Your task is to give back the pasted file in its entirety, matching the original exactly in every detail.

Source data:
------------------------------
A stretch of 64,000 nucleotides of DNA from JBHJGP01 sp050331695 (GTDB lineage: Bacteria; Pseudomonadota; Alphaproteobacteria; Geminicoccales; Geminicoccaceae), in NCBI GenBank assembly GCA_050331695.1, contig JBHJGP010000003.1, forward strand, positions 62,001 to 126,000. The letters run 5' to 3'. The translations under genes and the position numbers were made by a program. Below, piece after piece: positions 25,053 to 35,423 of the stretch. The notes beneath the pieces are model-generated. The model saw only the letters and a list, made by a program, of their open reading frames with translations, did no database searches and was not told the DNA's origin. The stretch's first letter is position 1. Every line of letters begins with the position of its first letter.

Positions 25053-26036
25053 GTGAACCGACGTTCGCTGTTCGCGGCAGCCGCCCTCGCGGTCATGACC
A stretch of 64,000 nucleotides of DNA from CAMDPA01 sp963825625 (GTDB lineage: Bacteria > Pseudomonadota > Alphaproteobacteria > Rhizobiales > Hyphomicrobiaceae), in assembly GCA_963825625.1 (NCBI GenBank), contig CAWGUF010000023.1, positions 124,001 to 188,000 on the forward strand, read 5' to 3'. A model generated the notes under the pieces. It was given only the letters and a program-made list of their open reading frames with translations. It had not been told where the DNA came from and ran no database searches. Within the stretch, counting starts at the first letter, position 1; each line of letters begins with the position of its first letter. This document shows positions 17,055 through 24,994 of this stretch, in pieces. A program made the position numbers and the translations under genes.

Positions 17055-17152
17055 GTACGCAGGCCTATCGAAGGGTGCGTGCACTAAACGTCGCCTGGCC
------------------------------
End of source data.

A stretch of 64,000 nucleotides of DNA from JBHJGP01 sp050331695 (GTDB lineage: Bacteria; Pseudomonadota; Alphaproteobacteria; Geminicoccales; Geminicoccaceae), in NCBI GenBank assembly GCA_050331695.1, contig JBHJGP010000003.1, forward strand, positions 62,001 to 126,000. The letters run 5' to 3'. The translations under genes and the position numbers were made by a program. Below, piece after piece: positions 25,053 to 35,423 of the stretch. The notes beneath the pieces are model-generated. The model saw only the letters and a list, made by a program, of their open reading frames with translations, did no database searches and was not told the DNA's origin. The stretch's first letter is position 1. Every line of letters begins with the position of its first letter.

Positions 25053-26036
25053 GTGAACCGACGTTCGCTGTTCGCGGCAGCCGCCCTCGCGGTCATGACC
A stretch of 64,000 nucleotides of DNA from CAMDPA01 sp963825625 (GTDB lineage: Bacteria > Pseudomonadota > Alphaproteobacteria > Rhizobiales > Hyphomicrobiaceae), in assembly GCA_963825625.1 (NCBI GenBank), contig CAWGUF010000023.1, positions 124,001 to 188,000 on the forward strand, read 5' to 3'. A model generated the notes under the pieces. It was given only the letters and a program-made list of their open reading frames with translations. It had not been told where the DNA came from and ran no database searches. Within the stretch, counting starts at the first letter, position 1; each line of letters begins with the position of its first letter. This document shows positions 17,055 through 24,994 of this stretch, in pieces. A program made the position numbers and the translations under genes.

Positions 17055-17152
17055 GTACGCAGGCCTATCGAAGGGTGCGTGCACTAAACGTCGCCTGGCC